Online dating giants are set to offer digital health passports to millions of UK singletons to prove they are free of coronavirus. Manchester-based cyber firm VST Enterprises (VSTE), is pioneering technology which it says can be used to safeguard daters when coronavirus restrictions are eased. The company says it has been approached for its digital health passports by several leading dating app companies. Tinder and Grindr are believed to be two of the dating apps that are waiting to launch them. The technology, called'VCode', would enable a doctor or nurse to upload the results of a government-approved Covid-19 test to the digital health passport.


Coronavirus has changed online dating. Here's why some say that's a good thing

PBS NewsHour

When California issued a stay-at-home order back in March to curb the spread of the coronavirus, Dana Angelo, a 33-year-old copywriter at an ad agency in Los Angeles, found herself with more free time. So, out of boredom, she turned to a social activity she could still do from home: She got back on the dating app, Bumble. Angelo said she's been rotating through online dating apps -- she's also tried Tinder and Hinge -- with minimal luck since getting out of a long-term relationship about a year ago, and had recently been taking a break. "You just see the same people on all of them and then it gets kind of depressing," Angelo said. But something surprising happened this time around: She actually met someone she genuinely likes.


Coronavirus has changed online dating. Here's why some say that's a good thing

PBS NewsHour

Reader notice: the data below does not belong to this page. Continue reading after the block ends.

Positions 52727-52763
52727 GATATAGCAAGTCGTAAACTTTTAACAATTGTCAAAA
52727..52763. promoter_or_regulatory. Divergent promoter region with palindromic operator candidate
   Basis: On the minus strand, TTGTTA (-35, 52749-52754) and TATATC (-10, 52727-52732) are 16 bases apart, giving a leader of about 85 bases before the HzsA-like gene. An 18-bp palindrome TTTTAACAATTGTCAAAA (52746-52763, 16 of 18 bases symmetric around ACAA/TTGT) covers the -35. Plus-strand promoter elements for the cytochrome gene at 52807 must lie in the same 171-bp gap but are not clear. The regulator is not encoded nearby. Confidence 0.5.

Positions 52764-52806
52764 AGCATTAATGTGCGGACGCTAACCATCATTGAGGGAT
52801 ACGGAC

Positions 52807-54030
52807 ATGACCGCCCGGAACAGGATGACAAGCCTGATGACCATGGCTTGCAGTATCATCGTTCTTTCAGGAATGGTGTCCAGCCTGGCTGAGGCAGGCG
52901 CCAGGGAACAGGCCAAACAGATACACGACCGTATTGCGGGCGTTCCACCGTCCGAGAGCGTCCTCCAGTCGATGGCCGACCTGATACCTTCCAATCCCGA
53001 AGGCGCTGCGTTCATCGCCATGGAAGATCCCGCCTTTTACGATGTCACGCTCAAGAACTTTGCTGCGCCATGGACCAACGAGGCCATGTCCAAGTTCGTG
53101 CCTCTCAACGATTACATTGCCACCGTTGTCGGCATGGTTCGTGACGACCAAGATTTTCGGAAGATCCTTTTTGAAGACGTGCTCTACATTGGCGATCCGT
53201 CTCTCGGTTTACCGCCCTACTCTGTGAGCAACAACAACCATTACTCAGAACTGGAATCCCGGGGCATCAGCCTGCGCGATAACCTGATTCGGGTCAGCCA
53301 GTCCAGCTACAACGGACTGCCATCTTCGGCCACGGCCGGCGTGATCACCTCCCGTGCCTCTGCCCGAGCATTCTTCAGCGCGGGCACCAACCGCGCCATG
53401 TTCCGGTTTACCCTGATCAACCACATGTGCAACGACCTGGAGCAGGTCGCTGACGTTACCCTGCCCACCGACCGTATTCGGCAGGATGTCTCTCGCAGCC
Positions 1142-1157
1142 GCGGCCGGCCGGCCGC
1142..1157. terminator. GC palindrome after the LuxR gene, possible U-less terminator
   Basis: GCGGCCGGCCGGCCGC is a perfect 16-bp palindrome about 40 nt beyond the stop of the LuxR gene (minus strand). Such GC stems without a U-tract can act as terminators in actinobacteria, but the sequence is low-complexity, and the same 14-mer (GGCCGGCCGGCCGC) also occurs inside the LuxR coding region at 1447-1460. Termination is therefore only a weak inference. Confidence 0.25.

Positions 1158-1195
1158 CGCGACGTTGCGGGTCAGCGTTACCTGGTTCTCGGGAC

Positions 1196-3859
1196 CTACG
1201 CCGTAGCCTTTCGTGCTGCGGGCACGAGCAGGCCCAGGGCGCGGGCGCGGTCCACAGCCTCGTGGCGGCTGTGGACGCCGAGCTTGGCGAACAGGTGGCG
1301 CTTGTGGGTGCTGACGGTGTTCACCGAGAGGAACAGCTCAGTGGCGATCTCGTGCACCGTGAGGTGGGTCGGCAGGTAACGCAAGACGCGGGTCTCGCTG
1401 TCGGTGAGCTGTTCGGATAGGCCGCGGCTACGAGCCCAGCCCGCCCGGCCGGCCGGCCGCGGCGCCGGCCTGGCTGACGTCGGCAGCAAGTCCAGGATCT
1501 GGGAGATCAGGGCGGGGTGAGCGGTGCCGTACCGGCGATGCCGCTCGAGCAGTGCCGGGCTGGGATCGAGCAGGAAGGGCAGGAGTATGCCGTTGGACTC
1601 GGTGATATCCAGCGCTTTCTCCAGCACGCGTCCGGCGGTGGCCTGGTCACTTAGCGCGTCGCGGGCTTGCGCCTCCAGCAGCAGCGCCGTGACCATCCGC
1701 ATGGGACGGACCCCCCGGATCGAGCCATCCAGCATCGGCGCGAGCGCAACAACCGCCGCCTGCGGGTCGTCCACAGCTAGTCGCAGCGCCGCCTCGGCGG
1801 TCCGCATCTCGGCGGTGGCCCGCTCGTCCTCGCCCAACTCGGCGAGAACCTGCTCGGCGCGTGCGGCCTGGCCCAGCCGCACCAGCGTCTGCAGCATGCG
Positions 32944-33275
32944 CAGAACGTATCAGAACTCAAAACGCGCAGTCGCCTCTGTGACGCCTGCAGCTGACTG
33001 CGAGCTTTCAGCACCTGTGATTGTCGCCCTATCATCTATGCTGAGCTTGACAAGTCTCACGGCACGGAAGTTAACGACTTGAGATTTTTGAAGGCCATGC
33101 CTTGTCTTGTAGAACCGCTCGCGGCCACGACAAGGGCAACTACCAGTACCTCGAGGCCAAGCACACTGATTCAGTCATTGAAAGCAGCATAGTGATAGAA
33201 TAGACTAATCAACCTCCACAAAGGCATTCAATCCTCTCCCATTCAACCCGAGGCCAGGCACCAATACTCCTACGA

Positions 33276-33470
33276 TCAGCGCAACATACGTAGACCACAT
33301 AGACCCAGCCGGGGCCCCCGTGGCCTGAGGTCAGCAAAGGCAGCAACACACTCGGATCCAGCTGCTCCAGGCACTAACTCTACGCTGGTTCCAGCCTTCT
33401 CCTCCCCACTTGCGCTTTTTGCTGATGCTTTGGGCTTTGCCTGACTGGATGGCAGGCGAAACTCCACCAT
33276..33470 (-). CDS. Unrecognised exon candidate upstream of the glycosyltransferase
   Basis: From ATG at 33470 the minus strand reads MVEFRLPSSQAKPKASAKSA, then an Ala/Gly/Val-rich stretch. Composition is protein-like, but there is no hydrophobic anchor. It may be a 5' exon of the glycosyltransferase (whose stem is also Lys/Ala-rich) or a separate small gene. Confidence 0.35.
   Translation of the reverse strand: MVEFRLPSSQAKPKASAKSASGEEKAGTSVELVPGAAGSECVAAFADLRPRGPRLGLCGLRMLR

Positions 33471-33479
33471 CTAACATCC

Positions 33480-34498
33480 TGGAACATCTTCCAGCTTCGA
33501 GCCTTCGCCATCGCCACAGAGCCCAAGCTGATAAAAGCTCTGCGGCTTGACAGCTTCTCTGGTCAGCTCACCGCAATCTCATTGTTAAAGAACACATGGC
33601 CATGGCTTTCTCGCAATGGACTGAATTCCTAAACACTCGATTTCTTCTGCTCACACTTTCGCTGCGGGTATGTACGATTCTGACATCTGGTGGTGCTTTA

When California issued a stay-at-home order back in March to curb the spread of the coronavirus, Dana Angelo, a 33-year-old copywriter at an ad agency in Los Angeles, found herself with more free time. So, out of boredom, she turned to a social activity she could still do from home: She got back on the dating app, Bumble. Angelo said she's been rotating through online dating apps -- she's also tried Tinder and Hinge -- with minimal luck since getting out of a long-term relationship about a year ago, and had recently been taking a break. "You just see the same people on all of them and then it gets kind of depressing," Angelo said. But something surprising happened this time around: She actually met someone she genuinely likes.


Futurists predict what your sex life may look like after the pandemic

Mashable

The macro effects of the coronavirus impact are undeniable: Tens of thousands of lives lost, mass unemployment, life seemingly suspended in midair. But the pandemic's impacts have also rippled down to the minutiae of daily life, like social media behavior and messages on dating apps. Uncertainty is now an inescapable presence. As someone who's single, I often toil over what sex and dating will be like "after this is all over," when and if it's ever really over. While no one can know for sure, of course, I decided to ask futurists -- people who stare uncertainty in the face for a living -- for their thoughts.